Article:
Anderson Orthopaedic Research Institute (AORI)
Anderson Orthopaedic Research Institute’s (AORI’s) long-term studies have led to new insights and the innovation of orthopaedic products. The benefits of such studies were dramatically exemplified by the development of first FDA-approved, porous-coated, cementless hip implant. This hip implant was pioneered by Anderson Clinic physician Dr. Charles Engh in the early 1970s, and has been the subject of numerous follow-up studies at our Institute.
Long-term studies also shed light on the effectiveness of surgical techniques and the processes of patient care. We disseminate our findings through peer-review journals, orthopaedic text books, lay publications, videos, and other means.
AORI publications discuss orthopaedic issues such as:
- long-term effectiveness of cementless implants
- principles of biological fixation
- wear of polyethylene liners in hip and knee replacement
- evaluation of osteolysis with CT scanning
- results of unicondylar arthroplasty
- effect of various processing techniques on polyethylene performance
- revision hip and knee techniques and results
- techniques for total hip and total knee arthroplasties
Behind AORI’s Research — Unique Resources
Because of AORI‘s relationship with the Anderson Orthopaedic Clinic, we have been able to develop invaluable research tools
A Computerized Database. A database of over 10,000 patients with total joint replacements. This database provides long-term clinical and functional outcomes of our surgical patients. The forms that are completed at each patient visit help to contribute to this invaluable resource.
Radiographic Archives. Our radiographic archives make it possible to track the long-term progress of patients and their implants.
Postmortem-retrieved Hip and Knee Implants. Our collection of postmortem-retrieved hip and knee implants is now one of largest such collections in the world. This resource also is a living testimony to past patients who shared our dedication to the improvement of orthopaedics.
With these resources, our research staff members analyze factors that affect the outcomes of knee and hip replacements, such as:
- patient factors before and after surgery
- the longevity of implant
- mechanical, biological, and patient factors that contribute to failures
AORI’s Beginning — One Man’s Mission
The Anderson Orthopaedic Research Institute (AORI) began in the late 1930s as one man’s mission to improve the health of patients with musculoskeletal disorders. AORI founder, the late Dr. Otto Anderson Engh, dedicated his career to addressing the great need for orthopaedic services in the Washington DC area. He began by starting a community clinic for crippled children. He later began the first area hospital for orthopaedics — the National Hospital for Orthopaedics and Rehabilitation in Arlington — and opened the Anderson Clinic in Arlington, Virginia. While the National Hospital has since been closed, the clinic remains in this same location. In the 1990’s, the joint replacement center was opened at the INOVA Mt. Vernon Hospital, and the research Institute has its offices there as well.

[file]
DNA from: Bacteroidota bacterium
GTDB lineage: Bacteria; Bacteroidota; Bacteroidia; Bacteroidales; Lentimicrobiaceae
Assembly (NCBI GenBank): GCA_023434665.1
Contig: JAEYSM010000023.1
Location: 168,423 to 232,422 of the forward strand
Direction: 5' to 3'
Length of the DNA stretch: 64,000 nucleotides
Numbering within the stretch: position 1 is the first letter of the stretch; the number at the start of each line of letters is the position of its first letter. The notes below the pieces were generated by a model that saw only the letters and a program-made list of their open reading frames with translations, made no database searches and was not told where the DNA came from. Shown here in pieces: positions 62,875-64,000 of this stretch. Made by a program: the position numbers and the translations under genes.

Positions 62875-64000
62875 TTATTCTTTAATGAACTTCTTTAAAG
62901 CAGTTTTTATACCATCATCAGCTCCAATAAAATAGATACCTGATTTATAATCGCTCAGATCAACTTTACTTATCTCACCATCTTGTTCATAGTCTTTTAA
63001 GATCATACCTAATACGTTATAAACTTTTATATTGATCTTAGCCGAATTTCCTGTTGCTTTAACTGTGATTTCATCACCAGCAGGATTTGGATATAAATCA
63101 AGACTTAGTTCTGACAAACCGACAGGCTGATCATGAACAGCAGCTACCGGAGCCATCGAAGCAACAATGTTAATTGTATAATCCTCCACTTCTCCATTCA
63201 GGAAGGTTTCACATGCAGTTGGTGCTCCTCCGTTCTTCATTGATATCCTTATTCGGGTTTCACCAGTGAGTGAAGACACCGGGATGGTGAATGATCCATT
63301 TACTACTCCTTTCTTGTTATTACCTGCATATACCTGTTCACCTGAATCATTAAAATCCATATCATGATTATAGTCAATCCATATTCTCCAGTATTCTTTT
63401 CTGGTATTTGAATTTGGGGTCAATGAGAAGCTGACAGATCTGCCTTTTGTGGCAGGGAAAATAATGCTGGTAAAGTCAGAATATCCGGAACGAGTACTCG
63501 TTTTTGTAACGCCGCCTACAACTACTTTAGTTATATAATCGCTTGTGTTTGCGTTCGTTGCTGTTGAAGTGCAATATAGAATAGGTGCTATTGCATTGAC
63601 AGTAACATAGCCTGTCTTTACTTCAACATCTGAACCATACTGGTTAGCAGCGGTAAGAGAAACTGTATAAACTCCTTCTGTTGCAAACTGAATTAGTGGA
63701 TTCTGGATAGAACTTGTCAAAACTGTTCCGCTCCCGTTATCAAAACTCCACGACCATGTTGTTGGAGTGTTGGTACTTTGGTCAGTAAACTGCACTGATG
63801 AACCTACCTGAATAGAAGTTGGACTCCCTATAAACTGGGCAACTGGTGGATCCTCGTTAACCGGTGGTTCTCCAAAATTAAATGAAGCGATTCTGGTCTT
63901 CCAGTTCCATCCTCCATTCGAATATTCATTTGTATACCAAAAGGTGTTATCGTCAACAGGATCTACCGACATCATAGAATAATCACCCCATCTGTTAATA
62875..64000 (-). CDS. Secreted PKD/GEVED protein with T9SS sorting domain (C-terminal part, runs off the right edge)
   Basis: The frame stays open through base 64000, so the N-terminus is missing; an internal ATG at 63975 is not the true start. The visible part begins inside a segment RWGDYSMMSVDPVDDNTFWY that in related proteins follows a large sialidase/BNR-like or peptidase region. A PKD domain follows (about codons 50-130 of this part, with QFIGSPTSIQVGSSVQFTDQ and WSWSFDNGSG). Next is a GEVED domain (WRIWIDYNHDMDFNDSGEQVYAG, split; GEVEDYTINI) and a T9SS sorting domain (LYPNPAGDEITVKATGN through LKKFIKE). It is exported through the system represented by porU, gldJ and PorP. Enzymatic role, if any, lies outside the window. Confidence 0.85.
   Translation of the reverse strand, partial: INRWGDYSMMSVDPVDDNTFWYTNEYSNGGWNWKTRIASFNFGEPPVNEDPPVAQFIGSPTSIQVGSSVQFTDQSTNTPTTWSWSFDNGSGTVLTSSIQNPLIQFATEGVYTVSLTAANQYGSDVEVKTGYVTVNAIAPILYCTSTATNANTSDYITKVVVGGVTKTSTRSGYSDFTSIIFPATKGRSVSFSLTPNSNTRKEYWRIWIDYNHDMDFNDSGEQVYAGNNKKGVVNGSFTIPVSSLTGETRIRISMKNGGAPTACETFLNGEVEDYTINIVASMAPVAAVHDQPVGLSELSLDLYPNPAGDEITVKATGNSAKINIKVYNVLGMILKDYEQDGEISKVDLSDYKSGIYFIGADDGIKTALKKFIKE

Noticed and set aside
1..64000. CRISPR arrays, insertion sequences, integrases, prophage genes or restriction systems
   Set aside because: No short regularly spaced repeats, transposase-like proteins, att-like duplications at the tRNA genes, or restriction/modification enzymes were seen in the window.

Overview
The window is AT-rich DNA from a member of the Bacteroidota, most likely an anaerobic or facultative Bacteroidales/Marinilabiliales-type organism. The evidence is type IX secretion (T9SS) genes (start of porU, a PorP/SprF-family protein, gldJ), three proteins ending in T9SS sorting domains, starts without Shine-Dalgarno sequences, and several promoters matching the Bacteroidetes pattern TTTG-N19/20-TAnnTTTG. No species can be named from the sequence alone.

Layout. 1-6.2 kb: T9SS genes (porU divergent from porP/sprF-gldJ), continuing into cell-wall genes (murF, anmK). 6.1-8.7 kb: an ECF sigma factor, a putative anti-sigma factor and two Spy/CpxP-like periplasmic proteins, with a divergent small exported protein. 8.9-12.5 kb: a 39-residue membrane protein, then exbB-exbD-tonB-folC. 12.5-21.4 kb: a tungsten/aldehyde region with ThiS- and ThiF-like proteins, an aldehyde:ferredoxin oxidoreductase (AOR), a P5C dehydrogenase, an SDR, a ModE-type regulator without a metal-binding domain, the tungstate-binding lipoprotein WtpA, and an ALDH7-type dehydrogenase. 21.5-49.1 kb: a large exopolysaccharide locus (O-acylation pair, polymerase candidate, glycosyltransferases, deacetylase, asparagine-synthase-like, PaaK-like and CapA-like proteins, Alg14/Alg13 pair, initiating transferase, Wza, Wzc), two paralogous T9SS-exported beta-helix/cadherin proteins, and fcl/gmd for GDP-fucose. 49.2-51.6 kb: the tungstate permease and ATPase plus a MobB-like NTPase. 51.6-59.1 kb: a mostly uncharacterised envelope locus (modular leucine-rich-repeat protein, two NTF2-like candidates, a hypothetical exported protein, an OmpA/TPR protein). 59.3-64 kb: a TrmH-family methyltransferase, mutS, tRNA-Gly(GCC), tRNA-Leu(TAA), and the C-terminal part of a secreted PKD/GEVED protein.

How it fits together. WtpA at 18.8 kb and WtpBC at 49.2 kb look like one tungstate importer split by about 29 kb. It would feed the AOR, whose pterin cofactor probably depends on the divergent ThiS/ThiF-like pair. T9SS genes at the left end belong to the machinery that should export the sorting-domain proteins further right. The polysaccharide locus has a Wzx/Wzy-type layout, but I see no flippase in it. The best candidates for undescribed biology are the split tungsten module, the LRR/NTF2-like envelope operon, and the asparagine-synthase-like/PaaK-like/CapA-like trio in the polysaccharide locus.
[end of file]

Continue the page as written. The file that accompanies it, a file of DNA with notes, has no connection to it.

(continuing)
Believing in the necessity of research to improve the art of orthopaedics, Dr. Otto started AORI in 1972. Today, his vision continues to grow, as the Anderson Orthopaedic Clinic physicians – Drs. Charles and Gerard Engh, Dr Andy Engh, Dr William Hamilton, and Dr. Kevin Fricka – and a Board of Directors guide the efforts of this not-for-profit institute.
Patients Playing their Part in Research
AORI appreciates the generosity of Anderson Clinic patients, who have supported our research and, thus, the welfare of future patients, in numerous ways, including volunteer work, bequests to our implant retrieval program, and financial support.
Furthermore, the physicians at the Anderson Clinic are frequently conducting studies that require involvement and consent for patient participation. The success of the research studies is dependant on the multitude of patients who have agreed to participate over the years.
AORI’s Implant Retrieval Program
Understanding the impact they can have on research after their deaths, many Anderson Clinic patients have bequeathed their prosthetic devices to our institute. Because of their dedication to research, AORI now has an extensive collection of cementless hip and knee implants retrieved postmortem. AORI also collects implants that have been removed during revision surgery because of infection or failure. These invaluable specimens enable our researchers to determine histological and mechanical changes.
Support for AORI, a 501c nonprofit institute, comes from various sources. Patients happy with the results of their surgery frequently want to “give something back.” AORI‘s annual direct mail campaign and planned giving program are two opportunities for individuals to support joint replacement research. Essential assistance also comes from research grants from the Inova Health System, foundations, and corporations.